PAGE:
Ruby the Copycat is an award-winning children's book by Peggy Rathmann about a young girl named Ruby who copies everything her friend Angela does. The story can be used as a framework to conduct a variety of different activities in the classroom, such as a reader's theater, discussions about feelings and individuality, vocabulary review and theme recognition.
List some of the more advanced words that come up in the story, such as "murmur," "coincidence" or "loyal," on the chalkboard and discuss them as a group. First read the passages where the words come up in the story and then explain to students what they mean. Have the students offer their own examples of sentences using the discussed words to ensure that they fully understand how to use the words. This activity helps the students understand the story better, and it also improves and expands their vocabulary.
Have students create a list of all the actions Ruby performs in the story, such as "Ruby wore a sweater with wet paint on it," or "Ruby buried her chin in the collar of her blouse." Have them write down why Ruby did each action, whether it was right or wrong, the lesson learned and a comparable situation from their own life. For example, students may say that Ruby hid her face in her blouse in sadness because Angela was mad at her for copying her. It was right for her to react this way because it is normal to be sad when your feelings are hurt. The lesson learned is that you will be happier focusing on your talents rather than copying others. Students can then link this message to a situation they went through in which they learned the same lesson. This activity encourages students to actively think of the themes of the book and to relate the themes to their own experiences.
Ruby's Reader's Theater
Create a short script out of the story and have students act it out in a reader's theater, taking turns playing different characters and acting out scenes in front of the class. Instruct students to put an emphasis on their emotions and facial expressions to really bring the characters to life. You can even add costumes to get the kids more involved. For example, the students playing Ruby and Angela can wear the same color shirt and mimic each other's actions to emphasize the copycat theme. This allows students to better understand the story as they engage with the text and each other. It also encourages creativity as they interpret the characters in their own, unique ways. A reader's theater also helps students increase their reading fluency and expressive reading skills as they work together to bring the story to life.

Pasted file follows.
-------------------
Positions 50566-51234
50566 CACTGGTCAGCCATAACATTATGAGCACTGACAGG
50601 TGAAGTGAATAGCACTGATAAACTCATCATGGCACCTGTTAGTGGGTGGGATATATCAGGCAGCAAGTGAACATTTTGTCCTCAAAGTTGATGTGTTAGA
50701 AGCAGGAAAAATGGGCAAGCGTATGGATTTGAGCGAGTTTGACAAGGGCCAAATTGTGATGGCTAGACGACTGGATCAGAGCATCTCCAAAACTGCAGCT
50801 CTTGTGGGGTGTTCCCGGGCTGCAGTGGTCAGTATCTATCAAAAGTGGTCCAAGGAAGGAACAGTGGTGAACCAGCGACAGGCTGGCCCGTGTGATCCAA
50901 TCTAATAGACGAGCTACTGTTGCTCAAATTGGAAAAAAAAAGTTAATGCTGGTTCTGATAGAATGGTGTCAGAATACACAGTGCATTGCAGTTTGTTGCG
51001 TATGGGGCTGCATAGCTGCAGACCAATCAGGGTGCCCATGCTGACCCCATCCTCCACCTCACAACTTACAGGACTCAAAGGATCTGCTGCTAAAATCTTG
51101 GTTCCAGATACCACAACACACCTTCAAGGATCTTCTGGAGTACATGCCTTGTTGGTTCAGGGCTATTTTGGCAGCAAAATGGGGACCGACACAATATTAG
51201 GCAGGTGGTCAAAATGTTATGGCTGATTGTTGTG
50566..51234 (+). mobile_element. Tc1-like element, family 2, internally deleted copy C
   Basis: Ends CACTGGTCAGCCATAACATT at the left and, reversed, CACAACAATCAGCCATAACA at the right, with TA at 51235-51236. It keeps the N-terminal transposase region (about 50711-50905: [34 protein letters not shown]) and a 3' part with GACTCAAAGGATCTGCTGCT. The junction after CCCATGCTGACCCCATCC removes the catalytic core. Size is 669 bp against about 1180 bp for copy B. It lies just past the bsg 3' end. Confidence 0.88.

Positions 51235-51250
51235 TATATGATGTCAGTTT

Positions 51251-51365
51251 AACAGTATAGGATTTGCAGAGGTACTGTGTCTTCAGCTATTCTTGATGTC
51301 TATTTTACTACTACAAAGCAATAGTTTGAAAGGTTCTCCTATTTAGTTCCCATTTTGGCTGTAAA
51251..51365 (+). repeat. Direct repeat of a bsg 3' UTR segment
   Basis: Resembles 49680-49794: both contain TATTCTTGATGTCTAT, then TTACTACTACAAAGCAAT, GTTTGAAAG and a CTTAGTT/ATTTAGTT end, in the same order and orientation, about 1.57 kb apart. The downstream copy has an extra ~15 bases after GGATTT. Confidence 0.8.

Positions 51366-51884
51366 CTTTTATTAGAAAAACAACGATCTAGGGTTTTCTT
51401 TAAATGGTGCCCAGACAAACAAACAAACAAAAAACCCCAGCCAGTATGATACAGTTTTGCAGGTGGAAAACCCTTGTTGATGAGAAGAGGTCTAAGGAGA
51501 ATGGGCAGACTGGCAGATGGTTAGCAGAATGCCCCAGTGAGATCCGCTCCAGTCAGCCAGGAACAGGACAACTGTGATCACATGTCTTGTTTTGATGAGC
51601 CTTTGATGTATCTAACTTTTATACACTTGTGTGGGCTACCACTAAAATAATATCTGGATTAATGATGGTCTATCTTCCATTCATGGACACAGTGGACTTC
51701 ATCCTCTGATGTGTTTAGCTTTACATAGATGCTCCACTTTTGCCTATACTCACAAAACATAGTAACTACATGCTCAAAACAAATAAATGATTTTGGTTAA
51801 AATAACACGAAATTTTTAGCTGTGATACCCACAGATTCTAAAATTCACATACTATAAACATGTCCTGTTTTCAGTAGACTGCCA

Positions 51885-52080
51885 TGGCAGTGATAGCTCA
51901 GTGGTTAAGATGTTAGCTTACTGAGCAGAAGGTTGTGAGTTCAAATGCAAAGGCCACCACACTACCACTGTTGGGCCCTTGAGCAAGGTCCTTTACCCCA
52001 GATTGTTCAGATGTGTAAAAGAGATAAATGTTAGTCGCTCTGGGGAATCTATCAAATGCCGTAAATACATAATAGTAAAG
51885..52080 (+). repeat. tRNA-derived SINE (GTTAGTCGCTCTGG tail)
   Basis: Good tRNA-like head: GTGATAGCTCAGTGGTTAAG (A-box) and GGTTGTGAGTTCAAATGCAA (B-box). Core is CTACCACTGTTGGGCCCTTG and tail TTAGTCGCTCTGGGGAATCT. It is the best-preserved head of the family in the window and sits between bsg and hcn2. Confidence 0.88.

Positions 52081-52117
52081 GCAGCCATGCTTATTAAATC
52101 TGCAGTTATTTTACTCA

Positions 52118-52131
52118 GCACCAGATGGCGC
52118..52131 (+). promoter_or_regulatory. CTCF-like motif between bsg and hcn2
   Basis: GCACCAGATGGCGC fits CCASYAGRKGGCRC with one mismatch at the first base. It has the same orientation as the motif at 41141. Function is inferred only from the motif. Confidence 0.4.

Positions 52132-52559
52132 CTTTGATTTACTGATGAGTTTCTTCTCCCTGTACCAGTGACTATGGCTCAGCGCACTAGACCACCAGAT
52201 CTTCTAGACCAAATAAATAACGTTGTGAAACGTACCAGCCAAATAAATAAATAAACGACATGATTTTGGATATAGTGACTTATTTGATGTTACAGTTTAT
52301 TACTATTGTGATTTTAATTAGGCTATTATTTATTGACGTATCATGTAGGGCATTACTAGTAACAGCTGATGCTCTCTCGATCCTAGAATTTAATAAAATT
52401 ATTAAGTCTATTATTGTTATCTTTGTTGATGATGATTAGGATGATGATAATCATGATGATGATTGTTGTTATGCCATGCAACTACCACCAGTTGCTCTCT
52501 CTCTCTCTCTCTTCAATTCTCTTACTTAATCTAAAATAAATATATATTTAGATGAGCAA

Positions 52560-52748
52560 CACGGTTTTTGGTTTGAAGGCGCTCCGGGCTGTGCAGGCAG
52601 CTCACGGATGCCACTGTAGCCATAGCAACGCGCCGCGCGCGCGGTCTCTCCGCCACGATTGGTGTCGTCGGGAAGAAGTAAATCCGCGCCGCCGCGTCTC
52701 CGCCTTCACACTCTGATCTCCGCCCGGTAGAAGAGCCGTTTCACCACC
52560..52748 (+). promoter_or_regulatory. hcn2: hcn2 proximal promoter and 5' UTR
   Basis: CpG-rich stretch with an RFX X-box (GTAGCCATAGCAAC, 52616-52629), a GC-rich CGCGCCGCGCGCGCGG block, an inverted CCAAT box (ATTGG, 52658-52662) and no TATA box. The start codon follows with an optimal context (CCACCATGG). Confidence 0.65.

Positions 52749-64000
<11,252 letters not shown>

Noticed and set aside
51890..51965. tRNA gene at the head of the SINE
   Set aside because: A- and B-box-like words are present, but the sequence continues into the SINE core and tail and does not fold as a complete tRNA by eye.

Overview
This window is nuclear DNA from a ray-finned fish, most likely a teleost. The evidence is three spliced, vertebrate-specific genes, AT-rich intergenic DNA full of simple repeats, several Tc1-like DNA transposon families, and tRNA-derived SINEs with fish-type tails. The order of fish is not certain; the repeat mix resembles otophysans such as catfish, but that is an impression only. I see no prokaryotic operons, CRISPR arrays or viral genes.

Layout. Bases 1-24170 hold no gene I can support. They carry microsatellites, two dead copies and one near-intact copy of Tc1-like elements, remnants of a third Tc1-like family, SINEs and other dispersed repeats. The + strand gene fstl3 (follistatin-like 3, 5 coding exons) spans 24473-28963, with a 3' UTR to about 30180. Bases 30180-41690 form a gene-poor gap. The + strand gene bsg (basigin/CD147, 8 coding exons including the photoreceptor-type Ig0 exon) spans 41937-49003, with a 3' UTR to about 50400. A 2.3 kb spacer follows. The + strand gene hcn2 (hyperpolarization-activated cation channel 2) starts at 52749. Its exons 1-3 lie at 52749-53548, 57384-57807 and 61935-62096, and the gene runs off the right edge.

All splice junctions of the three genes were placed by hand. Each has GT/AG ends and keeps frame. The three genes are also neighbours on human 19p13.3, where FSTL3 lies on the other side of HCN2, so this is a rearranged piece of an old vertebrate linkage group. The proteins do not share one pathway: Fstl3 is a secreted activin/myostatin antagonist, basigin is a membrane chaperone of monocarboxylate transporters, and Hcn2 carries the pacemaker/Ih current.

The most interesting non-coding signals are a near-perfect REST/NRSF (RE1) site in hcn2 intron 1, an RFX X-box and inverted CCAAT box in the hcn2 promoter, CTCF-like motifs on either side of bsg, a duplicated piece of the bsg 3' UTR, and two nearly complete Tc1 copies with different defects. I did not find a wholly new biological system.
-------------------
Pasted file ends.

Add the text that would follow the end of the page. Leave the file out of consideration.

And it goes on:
Feelings and Being Yourself
The main themes in "Ruby the Copycat" are feelings and the importance of individuality. Help students recognize these themes by having them identify all the different emotions both main characters felt throughout the story, such as Ruby's loneliness on her first day of school and Angela's frustration about Ruby copying her. Start a discussion about empathy as students relate to the characters and imagine being in their place. Ask students how they would react in similar situations and how they would feel. Emphasize that it is important to always be yourself and to think about how your actions may affect others before doing them. This activity will help develop confidence and interpersonal skills, both inside and outside the classroom, as students gain a better understanding of empathy and their own self-worth.
- Scholastic: Ruby the Copycat Lesson 1
- Reading Lady: Elmer
- Teachers.net: #3565. Ruby the Copycat Reader's Theater
- Peggy Rathmann: About the Author
- Activities for Building Character and Social-Emotional Learning: Grades 1-2: Katia S. Petersen
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